(746e) Stability Assessment of Hydrate Pellets for Energy Storage

Veluswamy, H. P., National University of Singapore
Kumar, A., National University of Singapore
Linga, P., National University of Singapore

assessment of hydrate pellets for energy storage

Hari Prakash Veluswamy^,
Asheesh Kumar and Praveen Linga*

Department of Chemical and Biomolecular
Engineering, National University of Singapore,

Singapore, Singapore 117 585


Widespread applications
of natural gas (NG) and the increasing global demand of the cleanest burning
fossil fuel necessitate effective and efficient methods for natural gas storage
/transportation. Storing natural gas in hydrates via SNG (solidified natural
gas) is highly advantageous due to several advantages that include possessing high
volumetric capacity, offering high degree of safety owing to non-explosive
nature and being relatively less energy intensive compared to conventional
methods of NG storage1.It is envisaged to store hydrates
in the form of pellets to enable the ease of handling during transport and long-term
storage. In addition to prevailing challenges during the hydrate formation
(prolonged induction time and sluggish kinetics), there are a few challenges
from the storage perspective as well.

less understood ‘self-preservation’ plays a key role in enabling the storage of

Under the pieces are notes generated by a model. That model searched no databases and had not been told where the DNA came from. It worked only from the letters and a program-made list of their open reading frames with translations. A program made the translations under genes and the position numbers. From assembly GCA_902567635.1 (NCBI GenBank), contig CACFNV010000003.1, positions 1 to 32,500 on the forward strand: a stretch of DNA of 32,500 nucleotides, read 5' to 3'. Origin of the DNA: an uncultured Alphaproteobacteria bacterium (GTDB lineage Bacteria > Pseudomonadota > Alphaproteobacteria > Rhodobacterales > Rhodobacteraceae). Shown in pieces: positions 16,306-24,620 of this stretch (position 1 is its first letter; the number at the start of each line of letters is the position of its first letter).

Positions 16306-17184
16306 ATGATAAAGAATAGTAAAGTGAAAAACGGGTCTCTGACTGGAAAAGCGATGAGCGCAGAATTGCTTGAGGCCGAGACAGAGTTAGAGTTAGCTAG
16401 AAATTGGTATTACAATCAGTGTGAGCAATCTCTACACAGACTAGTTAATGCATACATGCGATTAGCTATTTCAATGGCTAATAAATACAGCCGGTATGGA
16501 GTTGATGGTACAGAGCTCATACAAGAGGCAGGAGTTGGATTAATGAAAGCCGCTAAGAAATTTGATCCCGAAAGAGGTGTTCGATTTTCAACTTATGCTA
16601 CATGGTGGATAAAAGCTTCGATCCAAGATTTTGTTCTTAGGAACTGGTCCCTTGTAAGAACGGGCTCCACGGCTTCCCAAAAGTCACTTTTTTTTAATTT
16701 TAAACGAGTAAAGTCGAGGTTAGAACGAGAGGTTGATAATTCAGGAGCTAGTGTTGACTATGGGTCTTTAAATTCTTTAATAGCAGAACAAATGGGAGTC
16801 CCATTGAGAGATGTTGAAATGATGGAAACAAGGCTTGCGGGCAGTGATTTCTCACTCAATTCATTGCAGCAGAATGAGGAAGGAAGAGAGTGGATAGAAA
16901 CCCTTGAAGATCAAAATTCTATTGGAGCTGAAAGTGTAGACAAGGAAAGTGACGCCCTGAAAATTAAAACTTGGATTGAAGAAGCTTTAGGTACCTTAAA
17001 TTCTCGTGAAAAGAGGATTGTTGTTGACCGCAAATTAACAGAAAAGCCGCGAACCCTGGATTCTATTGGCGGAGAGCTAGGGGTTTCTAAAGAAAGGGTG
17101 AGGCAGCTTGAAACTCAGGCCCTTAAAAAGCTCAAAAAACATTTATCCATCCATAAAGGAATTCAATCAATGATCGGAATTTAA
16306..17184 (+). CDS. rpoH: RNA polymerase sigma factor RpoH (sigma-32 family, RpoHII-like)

sI hydrate pellets at 253.2 K (about 60 degrees higher than equilibrium temperature
of 193 K at 1 atm). sI hydrates are thermodynamically unstable but kinetically
stable in these conditions due to the formation of ice shell around the
pellets. Though few studies have demonstrated the prolonged storage of hydrate
pellets at 253 K relying on the anomalous self-preservation2, it has
to be noted that this process is energy intensive requiring significant cost
for large scale and long-term storage applications. Mixed methane or natural
gas hydrates formed in presence of thermodynamic promoters like THF
(tetrahydrofuran) offer a viable solution to this problem enabling the hydrate
pellets to be stored at comparatively high temperatures of about 268.2 – 273.2
K at atmospheric pressure albeit a slight offset in storage capacity due to the
presence of thermodynamic promoter in the hydrates. These mixed hydrate pellets
are thermodynamically stable and do not rely on the self-preservation effect,
making them highly suited for commercial deployment.

In this
study, we evaluate the stability of hydrate pellets of sI and sII structures with
similar dimensions synthesized from hydrates formed from water and different starting
solutions at chosen experimental conditions. All hydrate pellets were stored in
individual vessels with pressure and temperature monitoring at constant
temperatures under atmospheric pressure for several months. The current study
provides salient information on the stability of different hydrate structures
and investigates the role of ‘self-preservation’ in hydrate pellet stability of
different hydrate structures at chosen temperatures.

Keywords: energy
storage; clathrate hydrates; hydrate pellets; natural gas; stability


1 H. P. Veluswamy,
A. Kumar, Y. Seo, J. D. Lee and P. Linga, Applied Energy, 2018, 216, 262-285.

Mimachi, M. Takahashi, S. Takeya, Y. Gotoh, A. Yoneyama, K. Hyodo, T. Takeda
and T. Murayama, Energy & Fuels, 2015, 29, 4827-4834.


^presenting author: Tel:
(65) 6601-4913; e-mail: chehpv@nus.edu.sg

author: Tel: (65) 6601-1487; e-mail: chepl@nus.edu.sg




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